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13 posts from "November 2014"
November 25, 2014

Just Released: Household Debt Balances Increase as Deleveraging Period Concludes

Andrew F. Haughwout, Donghoon Lee, Joelle Scally, and Wilbert van der Klaauw The New York Fed released the Quarterly Report on Household Debt and Credit for the third quarter of 2014 today. Balances continued to rise slightly, with an overall increase of $78 billion. The aggregate household debt balance now stands at $11.71 trillion, up […]

Posted at 11:15 am in Household Finance | Permalink | Comments (2)
November 24, 2014

Bitcoin: How Likely Is a 51 Percent Attack?

Rod Garratt and Rosa Hayes In June 2014, the mining pool Ghash.IO briefly controlled more than half of all mining power in the Bitcoin network, awakening fears that it might attempt to manipulate the blockchain, the public record of all Bitcoin transactions. Alarming headlines splattered the blogosphere. But should members of the Bitcoin community be […]

Posted at 7:00 am in Exchange Rates, Financial Markets | Permalink
November 21, 2014

Historical Echoes: Postage Stamps Portray Stories of American Banking History

Prior to 1876, there was fierce competition among engraving firms and private bank note companies for contracts to print U.S. Treasury bank notes.

Posted at 7:00 am in Historical Echoes, Treasury | Permalink
November 20, 2014

Introducing the SCE Credit Access Survey

Today, we are releasing new data on consumers’ experiences and expectations regarding credit demand.

Posted at 11:15 am in Credit, Household Finance, Inflation | Permalink
November 19, 2014

The Long‑Term Unemployed and the Wages of New Hires

This is the third in a series of blog posts on the topic of measuring labor market slack. In this post, we assess the relationships between short- and long-term unemployment and wages by comparing the differences in states’ experiences over the business cycle.

Posted at 7:00 am in Labor Market, Unemployment | Permalink | Comments (3)
November 18, 2014

How Attached to the Labor Market Are the Long‑Term Unemployed?

In this second post in our series, we analyze the labor market outcomes of long-term unemployed workers to assess their employability and labor force attachment.

Posted at 7:00 am in Labor Market, Unemployment | Permalink | Comments (1)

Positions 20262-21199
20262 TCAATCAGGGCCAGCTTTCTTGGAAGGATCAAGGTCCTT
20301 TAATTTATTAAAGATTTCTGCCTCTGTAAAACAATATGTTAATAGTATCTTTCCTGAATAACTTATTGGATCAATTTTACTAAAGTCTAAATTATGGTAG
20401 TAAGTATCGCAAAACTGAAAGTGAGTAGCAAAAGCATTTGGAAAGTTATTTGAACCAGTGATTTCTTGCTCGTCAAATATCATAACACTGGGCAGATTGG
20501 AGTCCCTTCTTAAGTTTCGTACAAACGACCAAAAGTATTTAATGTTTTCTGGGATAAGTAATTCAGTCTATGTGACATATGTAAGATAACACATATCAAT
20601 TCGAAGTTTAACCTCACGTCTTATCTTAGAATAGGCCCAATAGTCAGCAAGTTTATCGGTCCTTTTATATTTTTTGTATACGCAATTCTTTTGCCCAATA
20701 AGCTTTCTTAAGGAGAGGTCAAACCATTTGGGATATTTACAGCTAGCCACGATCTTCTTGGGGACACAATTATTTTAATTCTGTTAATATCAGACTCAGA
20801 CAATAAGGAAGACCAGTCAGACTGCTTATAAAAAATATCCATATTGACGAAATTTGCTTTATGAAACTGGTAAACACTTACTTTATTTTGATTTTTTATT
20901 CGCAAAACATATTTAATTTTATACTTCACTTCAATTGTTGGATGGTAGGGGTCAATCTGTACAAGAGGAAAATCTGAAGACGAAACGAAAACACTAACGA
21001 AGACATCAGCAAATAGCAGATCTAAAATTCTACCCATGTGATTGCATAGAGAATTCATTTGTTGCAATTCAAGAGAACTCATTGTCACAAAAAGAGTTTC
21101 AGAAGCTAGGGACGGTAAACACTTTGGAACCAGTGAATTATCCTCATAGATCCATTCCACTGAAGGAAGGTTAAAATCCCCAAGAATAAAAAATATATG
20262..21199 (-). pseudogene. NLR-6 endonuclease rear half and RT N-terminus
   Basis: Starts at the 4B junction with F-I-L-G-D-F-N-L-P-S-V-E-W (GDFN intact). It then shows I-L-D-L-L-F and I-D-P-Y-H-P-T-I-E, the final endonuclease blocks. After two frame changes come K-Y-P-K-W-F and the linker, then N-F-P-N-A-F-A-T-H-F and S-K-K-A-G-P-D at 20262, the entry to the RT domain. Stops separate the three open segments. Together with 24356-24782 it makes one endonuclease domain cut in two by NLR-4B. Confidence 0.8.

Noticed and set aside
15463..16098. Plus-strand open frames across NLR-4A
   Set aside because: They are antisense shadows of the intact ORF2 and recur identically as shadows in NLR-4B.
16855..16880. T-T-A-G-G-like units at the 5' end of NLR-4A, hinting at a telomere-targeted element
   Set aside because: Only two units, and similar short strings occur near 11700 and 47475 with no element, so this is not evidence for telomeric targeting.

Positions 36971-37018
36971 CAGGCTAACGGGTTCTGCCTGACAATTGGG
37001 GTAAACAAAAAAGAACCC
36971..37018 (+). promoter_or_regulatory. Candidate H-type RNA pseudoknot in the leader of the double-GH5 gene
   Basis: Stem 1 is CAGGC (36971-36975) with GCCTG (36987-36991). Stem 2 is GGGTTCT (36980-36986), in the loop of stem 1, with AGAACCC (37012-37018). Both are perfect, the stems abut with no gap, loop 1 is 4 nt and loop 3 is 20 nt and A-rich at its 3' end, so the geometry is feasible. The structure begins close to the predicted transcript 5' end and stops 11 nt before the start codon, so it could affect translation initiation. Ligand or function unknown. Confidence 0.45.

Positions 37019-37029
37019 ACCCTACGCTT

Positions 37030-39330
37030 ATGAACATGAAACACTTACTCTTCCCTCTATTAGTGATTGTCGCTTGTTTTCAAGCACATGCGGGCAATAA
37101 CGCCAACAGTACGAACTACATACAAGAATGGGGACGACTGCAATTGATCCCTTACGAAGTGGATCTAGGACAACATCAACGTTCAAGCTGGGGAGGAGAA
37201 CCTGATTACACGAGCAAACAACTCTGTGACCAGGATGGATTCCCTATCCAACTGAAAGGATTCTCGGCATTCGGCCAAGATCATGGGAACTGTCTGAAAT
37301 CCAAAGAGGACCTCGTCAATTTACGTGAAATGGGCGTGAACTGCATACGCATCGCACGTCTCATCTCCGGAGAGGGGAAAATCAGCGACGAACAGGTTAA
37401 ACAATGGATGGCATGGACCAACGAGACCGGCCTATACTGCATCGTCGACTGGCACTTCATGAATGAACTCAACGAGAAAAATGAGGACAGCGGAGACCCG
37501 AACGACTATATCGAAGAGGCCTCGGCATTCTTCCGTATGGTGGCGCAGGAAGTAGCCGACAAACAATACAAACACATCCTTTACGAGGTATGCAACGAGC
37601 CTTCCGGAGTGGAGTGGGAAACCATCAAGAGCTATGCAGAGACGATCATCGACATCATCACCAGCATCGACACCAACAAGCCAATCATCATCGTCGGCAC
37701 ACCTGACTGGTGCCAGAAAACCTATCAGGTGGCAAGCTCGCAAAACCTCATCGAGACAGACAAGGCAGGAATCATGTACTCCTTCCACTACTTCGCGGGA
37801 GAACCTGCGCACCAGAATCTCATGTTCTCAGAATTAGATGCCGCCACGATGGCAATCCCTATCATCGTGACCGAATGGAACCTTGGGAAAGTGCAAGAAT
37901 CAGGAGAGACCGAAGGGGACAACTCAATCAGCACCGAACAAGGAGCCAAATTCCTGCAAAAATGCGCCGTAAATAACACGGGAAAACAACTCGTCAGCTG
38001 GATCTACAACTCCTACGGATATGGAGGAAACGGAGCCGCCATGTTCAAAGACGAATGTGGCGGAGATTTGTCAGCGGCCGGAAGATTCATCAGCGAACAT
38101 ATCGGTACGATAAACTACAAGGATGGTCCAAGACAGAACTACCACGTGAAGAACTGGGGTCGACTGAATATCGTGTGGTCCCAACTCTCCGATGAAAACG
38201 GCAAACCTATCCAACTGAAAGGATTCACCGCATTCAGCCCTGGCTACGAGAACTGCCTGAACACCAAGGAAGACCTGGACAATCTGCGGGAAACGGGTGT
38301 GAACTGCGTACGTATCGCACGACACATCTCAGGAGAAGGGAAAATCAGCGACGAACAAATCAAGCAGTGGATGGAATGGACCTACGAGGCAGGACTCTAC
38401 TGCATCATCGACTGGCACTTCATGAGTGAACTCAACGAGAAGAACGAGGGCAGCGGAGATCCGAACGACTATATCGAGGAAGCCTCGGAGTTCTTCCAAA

November 17, 2014

Measuring Labor Market Slack: Are the Long‑Term Unemployed Different?

There has been some debate in the Liberty Street Economics blog and in other outlets, such as Krueger, Cramer, and Cho (2014) and Gordon (2013), about whether the short-term unemployment rate is a better measure of slack than the overall unemployment rate.

Posted at 7:00 am in Labor Market, Unemployment | Permalink | Comments (3)
November 14, 2014

Historical Echoes: Personal Effects

Does the Federal Reserve or the government care about pocketbooks?

Posted at 7:00 am in Historical Echoes | Permalink
November 12, 2014

Did Local Funding Responses to Post‑Recession State Aid Cuts Vary by Property Wealth?

In the first of this two post series, we investigated the relationship between state aid and local funding before and after the Great Recession.

Posted at 7:00 am in Education, Regional Analysis | Permalink
November 10, 2014

Did School Districts Offset State Education Funding Cuts?

It’s well known that the Great Recession led to a massive reduction in state government revenues, in spite of the federal government’s attempt to ease budget tightening through American Recovery and Reinvestment Act aid to states.

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Liberty Street Economics features insight and analysis from New York Fed economists working at the intersection of research and policy. Launched in 2011, the blog takes its name from the Bank’s headquarters at 33 Liberty Street in Manhattan’s Financial District.

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